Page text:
The eight grade fall dance was coming. I knew we had to act fast!
“Stephanie, do you want to host a sleepover the night of the dance?”
“We’d better get an email out quickly before some other parent decides they want to have twelve thirteen-year-olds over for 20 hours. We don’t want to miss this opportunity.”
I actually don’t mind hosting. I’m up late most nights anyway and… if you sit quietly and listen, you garner so much information in a really short period of time. Which is good for a clueless father.
It took me, my afternoon sitter and another mom to get the dozen, and their stuff, to the house after school on Friday. The excitement was palpable.
As the girls ate dinner, I was affirmed when one girl chirped up out of the blue, ”I’m mean, like, abs are nice but some guys just take it too far. I don’t like it when those muscles are all stickin’ out and stuff.”
How refreshing to hear. I hope that 48-year-old women feel the same way.
One mom who ran by the house to drop her kid’s outfit off said, “You’re a brave man Danny Tanner.”
“I’m not afraid of no eigth grade girls. I ran a Y day camp for five years. They got nothin’ on me.” And they don’t. I can dish out as much as they can, maybe more.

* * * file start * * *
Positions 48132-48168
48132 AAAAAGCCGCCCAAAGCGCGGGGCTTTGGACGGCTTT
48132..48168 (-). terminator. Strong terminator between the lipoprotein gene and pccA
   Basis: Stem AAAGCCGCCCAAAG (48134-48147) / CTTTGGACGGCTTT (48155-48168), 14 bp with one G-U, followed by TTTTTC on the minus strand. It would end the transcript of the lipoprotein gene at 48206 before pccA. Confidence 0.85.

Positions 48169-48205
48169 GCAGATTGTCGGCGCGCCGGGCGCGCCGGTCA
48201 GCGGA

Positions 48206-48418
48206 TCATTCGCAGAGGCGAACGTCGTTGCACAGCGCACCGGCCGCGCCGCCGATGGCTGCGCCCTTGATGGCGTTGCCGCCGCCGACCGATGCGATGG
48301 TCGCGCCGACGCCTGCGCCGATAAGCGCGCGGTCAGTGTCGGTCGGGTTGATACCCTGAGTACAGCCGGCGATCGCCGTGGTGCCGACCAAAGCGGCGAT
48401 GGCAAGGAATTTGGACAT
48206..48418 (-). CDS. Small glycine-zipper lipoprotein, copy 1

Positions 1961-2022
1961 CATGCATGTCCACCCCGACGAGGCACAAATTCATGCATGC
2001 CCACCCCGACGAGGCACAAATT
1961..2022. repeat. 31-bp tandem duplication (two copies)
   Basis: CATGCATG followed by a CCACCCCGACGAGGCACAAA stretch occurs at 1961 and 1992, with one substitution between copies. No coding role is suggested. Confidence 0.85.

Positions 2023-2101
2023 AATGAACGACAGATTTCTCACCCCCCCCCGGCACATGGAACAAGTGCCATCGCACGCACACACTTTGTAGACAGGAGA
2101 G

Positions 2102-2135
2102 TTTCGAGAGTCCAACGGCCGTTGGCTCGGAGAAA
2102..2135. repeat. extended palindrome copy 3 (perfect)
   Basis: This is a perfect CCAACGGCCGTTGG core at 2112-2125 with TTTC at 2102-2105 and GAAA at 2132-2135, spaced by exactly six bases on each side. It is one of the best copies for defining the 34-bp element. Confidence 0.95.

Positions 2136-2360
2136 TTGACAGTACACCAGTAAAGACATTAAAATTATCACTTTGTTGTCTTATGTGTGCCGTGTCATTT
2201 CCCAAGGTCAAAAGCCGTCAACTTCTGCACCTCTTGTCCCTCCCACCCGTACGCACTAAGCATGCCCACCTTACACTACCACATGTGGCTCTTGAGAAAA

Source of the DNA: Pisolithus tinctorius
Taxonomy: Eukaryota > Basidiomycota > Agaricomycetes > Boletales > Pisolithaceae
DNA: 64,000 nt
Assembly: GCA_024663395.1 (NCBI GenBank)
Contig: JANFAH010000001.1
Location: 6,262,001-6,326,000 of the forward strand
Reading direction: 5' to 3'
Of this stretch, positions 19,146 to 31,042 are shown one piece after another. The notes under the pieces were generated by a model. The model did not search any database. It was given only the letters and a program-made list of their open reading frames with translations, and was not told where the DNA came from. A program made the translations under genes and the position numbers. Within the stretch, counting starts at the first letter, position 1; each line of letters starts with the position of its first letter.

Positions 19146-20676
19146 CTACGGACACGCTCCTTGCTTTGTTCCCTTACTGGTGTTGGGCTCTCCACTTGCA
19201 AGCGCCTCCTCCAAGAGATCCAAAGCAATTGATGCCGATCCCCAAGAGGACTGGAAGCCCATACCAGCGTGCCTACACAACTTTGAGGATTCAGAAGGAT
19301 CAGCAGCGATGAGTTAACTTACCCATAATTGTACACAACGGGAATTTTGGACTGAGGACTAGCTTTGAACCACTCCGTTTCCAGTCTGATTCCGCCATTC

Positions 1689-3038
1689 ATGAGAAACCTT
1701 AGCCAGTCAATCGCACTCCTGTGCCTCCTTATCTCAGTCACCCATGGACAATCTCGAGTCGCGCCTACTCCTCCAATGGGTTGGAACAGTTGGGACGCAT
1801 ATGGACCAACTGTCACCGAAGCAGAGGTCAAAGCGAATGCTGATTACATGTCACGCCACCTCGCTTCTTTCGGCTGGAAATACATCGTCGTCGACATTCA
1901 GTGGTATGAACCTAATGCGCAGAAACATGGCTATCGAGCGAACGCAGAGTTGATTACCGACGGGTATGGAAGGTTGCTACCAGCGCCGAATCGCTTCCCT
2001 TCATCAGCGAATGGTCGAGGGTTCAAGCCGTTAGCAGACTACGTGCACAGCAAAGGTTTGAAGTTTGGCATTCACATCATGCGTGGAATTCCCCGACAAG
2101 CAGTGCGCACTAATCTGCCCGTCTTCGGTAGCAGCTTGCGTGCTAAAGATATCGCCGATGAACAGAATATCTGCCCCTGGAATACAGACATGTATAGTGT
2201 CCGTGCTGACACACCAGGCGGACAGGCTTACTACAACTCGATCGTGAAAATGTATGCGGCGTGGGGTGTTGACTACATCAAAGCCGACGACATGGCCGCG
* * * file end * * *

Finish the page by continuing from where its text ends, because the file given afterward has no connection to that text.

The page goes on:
As we neared the school for the drop off, two SUVs packed with adolescents, panic ensued in both cars.
“It’s only 7:02! We can’t get there yet! We have to be fashionably late.”
I had just pulled into the driveway of the school when I got the word. “Stop!” We pulled over, a good football field from the drop off point. The windows flew open, One Direction’s The Best Song Ever cranking from my Dolby speakers, turned up to max decibels. Bodies were hanging out of the windows, one or two popped out of the sunroof. Of course, I couldn’t let a beat like that pass by – I too jumped out of the car and got my groove on, a couple of other parents passing us by in wonder – or disbelief.
When we picked the crew up, and the car doors closed, I think the dance was summed up by one of the wisest of the crew, “Boys are jerks!” It was then qualified with, “You’re a man Mr. Tanner, you don’t count.”
“Yeah. It’s always more fun getting ready than actually going,” Stephanie pitched in.
“I asked Bobby why he didn’t ask anyone to dance. He said it would mess up his mojo. I told him, ‘You’re at a small, private school. Any mojo you had went out the door when you made the decision to attend this institution.’”
As the girls got into their PJ’s, one asked, “Mr. Tanner, do you have a wash cloth so I can get all of this makeup off?”
“Yea. I have a paint scraper and a chisel too if you need it.”
About 10 PM I pulled Stephanie into my bedroom. “At 1:30, the girls need to be quiet. If they’re not, I’m coming out of my room in my underwear and yelling, and you don’t want that do you?”
About 1 AM, it was like the night before Christmas – not a creature was stirring, not even Kimmey Gibler.
Oh, my car still smells like cotton candy.